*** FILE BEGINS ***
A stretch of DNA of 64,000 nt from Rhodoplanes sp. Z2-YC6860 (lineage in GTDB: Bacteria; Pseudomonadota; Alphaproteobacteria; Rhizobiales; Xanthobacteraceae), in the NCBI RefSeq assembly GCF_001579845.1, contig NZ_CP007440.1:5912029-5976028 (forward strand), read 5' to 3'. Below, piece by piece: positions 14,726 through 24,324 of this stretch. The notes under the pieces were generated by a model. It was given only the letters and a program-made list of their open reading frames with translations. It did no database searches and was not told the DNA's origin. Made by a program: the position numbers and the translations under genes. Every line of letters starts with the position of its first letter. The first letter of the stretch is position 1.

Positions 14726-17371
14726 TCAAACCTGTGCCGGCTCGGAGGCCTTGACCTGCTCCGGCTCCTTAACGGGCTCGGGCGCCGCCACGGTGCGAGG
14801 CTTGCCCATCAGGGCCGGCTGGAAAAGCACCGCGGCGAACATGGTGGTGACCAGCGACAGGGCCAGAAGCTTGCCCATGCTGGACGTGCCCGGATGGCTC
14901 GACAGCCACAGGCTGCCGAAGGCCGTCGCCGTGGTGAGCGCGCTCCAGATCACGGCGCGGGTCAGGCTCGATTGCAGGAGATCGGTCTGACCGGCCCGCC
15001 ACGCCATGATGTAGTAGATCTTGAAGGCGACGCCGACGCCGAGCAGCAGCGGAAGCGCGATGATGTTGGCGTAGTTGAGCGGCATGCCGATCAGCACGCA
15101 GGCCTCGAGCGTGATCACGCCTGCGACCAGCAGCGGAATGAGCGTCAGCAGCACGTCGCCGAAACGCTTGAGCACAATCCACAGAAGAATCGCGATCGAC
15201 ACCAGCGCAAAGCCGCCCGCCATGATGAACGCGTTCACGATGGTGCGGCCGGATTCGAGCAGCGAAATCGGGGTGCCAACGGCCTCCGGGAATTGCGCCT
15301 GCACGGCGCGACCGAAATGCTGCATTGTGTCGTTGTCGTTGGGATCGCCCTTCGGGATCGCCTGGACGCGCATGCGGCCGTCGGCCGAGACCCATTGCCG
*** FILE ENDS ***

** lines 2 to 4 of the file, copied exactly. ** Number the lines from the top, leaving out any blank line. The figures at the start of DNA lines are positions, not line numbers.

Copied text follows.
Positions 14726-17371
14726 TCAAACCTGTGCCGGCTCGGAGGCCTTGACCTGCTCCGGCTCCTTAACGGGCTCGGGCGCCGCCACGGTGCGAGG
14801 CTTGCCCATCAGGGCCGGCTGGAAAAGCACCGCGGCGAACATGGTGGTGACCAGCGACAGGGCCAGAAGCTTGCCCATGCTGGACGTGCCCGGATGGCTC